This means that if the there are sites or coastal vertices more than 40 km from a particular site, the risk of disease spread over this distance is negligible, so it does not need to be included in the shortest distance calculation. This lead to the first major optimisation: it is not necessary to consider all the points on the land polygon, but only those that are within 40 km of an aquaculture site.
This was implemement by buffering all sites by 40 km (st_buffer) then merging the buffers to create a polygon (st_union), and intersecting the buffer polygon with the land mass poloygon (st_intersection) to create a new limited polygon with the relevant vertices.
Buffering the coast line
The shortest route doesn’t actually pass through coastal vertices. If a ship were used, it would run aground at each headland. If waterborne transfer of pathogens is of interest, the currents in the shallow water close to land move much more slowly than those in water further from coast.
To capture this effect, the land polygon is buffered (st_buffer) using a default distance of 100 metres offshore. Unfortunately, buffering around a vertex (one point) produces a rounded buffer (many points). The buffer is simplified (st_simplifypreservetopology) to drop back to a single point.
When navigating around an island or other part of the coast line, we can be sure that the shortest route will never involve enter into a bay. Instead, we should go from headland to headland.
This means that coastal vertices that are concave never contribute to the shortest route. To optimising the algorithm, it is therefore possible to remove all the points that are on concave portions of the coast line.
Assessing concavity requires knowing the coordinates of the point, as well as the preceding and subsequent points. This is achieved using a PostgreSQL windows function lag(). Concavity is assessed using simple trigonometry.
Function 1: Build the visibility graph and the topology
The first function creates and saves the topology ready for use to find the shortest distance. For a given geography and set of sites, it only needs to be run once. However, if new sites are added, it should be run again to update the visibility graph.
The function definition is:
create_visibility_graph ( barriers text, sites text, max_distance double precision DEFAULT 40000, buffer_distance double precision DEFAULT 100 )
- barriers: the name of the polygon table for land masses
- sites: the name of the points table for sites
- max_distance: the search distance representing the longest edge
- buffer_distance: the land mass buffer distances
The barriers table contains one or more polygon features (or multipolygons) representing the coastline and islands. The sites table contains the site locations. Both tables must have at least two fields:
- gid: a unique geographic id field
- geom: a geometry field in a defined SRID (which will be converted to projected SRID 3857)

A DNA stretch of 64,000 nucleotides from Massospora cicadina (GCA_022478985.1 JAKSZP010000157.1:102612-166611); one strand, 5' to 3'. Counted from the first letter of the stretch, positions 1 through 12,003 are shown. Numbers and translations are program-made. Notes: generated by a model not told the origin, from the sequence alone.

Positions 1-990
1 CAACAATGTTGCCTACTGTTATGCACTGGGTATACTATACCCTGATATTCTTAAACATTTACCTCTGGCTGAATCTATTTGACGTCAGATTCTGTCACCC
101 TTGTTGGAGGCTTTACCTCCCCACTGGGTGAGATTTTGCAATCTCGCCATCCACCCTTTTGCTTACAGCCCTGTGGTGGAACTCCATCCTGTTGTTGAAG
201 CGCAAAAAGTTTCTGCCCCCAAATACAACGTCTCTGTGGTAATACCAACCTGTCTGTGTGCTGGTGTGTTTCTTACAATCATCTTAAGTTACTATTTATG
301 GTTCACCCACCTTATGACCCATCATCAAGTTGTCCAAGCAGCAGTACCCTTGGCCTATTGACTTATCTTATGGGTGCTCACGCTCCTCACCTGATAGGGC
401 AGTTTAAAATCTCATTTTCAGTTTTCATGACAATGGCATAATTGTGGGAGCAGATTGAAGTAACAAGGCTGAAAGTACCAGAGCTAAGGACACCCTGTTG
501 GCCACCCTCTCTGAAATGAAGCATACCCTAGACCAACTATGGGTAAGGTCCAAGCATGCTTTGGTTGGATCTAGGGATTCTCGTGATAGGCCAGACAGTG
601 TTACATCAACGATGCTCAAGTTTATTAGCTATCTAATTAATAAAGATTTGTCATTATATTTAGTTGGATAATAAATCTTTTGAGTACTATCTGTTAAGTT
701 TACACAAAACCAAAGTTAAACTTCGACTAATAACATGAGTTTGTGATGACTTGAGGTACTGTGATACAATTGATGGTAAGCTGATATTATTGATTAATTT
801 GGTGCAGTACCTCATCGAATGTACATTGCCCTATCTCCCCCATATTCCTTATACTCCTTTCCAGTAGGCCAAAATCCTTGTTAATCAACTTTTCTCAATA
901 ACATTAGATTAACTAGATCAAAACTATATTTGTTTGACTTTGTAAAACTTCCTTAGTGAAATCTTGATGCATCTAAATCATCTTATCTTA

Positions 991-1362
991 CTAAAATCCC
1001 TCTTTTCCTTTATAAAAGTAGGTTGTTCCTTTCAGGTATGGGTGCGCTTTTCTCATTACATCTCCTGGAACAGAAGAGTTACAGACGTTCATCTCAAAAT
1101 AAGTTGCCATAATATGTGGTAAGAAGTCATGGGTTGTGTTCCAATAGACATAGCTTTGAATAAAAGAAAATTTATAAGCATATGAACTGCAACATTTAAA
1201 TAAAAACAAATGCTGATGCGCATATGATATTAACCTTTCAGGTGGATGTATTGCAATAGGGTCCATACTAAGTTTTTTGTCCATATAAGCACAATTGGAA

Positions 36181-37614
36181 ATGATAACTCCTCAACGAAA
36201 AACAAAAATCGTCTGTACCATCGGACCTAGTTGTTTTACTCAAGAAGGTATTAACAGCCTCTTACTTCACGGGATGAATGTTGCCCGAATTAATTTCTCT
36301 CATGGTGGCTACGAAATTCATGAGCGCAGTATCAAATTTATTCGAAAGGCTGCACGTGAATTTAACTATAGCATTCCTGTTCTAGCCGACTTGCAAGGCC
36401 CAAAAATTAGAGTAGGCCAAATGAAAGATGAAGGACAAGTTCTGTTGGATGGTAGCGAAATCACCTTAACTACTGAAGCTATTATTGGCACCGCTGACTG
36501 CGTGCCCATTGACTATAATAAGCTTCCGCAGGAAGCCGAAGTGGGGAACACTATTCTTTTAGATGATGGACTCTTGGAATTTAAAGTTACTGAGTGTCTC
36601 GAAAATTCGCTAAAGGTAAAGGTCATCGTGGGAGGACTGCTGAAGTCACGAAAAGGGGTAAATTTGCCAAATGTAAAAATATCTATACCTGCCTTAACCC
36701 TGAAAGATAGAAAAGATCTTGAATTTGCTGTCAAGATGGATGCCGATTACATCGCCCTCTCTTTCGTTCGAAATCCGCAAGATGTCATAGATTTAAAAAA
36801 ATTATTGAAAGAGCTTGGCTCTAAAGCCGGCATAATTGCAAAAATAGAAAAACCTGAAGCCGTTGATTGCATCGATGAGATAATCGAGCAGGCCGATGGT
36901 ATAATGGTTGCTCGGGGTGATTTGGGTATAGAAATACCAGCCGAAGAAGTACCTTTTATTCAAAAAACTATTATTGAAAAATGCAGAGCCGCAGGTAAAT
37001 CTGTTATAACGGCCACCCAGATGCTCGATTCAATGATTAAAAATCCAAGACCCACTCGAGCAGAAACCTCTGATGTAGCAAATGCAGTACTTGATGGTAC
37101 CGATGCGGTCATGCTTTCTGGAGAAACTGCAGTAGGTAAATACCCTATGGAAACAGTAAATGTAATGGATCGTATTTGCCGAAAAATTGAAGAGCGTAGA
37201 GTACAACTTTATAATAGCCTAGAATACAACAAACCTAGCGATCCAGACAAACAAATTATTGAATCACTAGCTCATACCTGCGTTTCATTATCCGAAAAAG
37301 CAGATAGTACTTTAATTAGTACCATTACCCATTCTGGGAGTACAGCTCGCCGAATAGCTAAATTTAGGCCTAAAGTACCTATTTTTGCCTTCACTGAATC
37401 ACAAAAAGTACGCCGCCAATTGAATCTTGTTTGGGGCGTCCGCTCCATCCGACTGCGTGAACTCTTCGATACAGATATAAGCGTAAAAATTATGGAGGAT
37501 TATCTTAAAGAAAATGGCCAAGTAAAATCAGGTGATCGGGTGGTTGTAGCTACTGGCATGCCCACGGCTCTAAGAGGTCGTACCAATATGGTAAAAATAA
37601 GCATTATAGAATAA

- For the barriers table, type polygon or multipolygon
- For the sites table, type point
An example of usage, using the default buffer and search distances might be:
select create_visibility_graph('adm0', 'farm_locations');
NOTE: With complex geography or large numbers of sites, this may take a long time to run . For example, the dataset used for this example has about 3000 coastline vertices and 4000 aquaculture sites. Generating the visibility graph using this function takes about 5 minutes on a reasonably powerful computer.
Function 2: Shortest route
The second function is used once the visibility table and topography have been created. The function takes two parameters:
sea_way ( site1 bigint, site2 bigint )
These are the ID of the two sites to calculate the seaway distance between. The function returns a record with two values:
- geom: a geometry line value, which is the shortest route between the two sites, and
- distance: a float value which is the distance between the two sites
This function is much faster to run, as the edge table and topology has already been created. The time required is proportional to the complexity of the path (which usually is related to the distance between points), but normally runs within a second or two for a single distance calculation.
This can be used in various ways. For example, to simply find the distance between two sites, with ID values 392 and 492 in the vertices table:
select distance from sea_way(392,492);
If we want to display the route as well, using a mapping interface (for example, using QGIS’s Database Manager’s query interface) you would need to return a unique ID as well as the geometry value:
select 1 as gid, -- create a unique ID column * -- return both elements of the record (geom and distance) from sea_way (392, 492);
In order to find sites that are less then 20 km away by sea, we need to calculate the distances from the source site (392, for example a site suffering a disease outbreak) to all other possible sites. To make the calculation as fast as possible, it is much more efficient to test only those sites within a straight-line radius of 20 km from the affected site. This is a much faster spatial calculation and saves testing the distance to sites that cannot be within 20 km by sea.
select nearby.gid, -- return the vertex ID for matching sites (sea_way(1065, nearby.gid)).* -- return the route and distance from ( select distinct v.id as gid from visibility_graph_vertices_pgr v join visibility_graph g on g.source = v.id and g.sid is not null join visibility_graph_vertices_pgr s on s.id = 1065 and st_distance(v.the_geom, s.the_geom) < 20000 and v.id <> s.id ) as nearby;
The result is shown below, with the 20 km buffer around the affected site. The route to sites with a seaway distance of less than 20 km are shown in red, while those that are greater are shown in blue.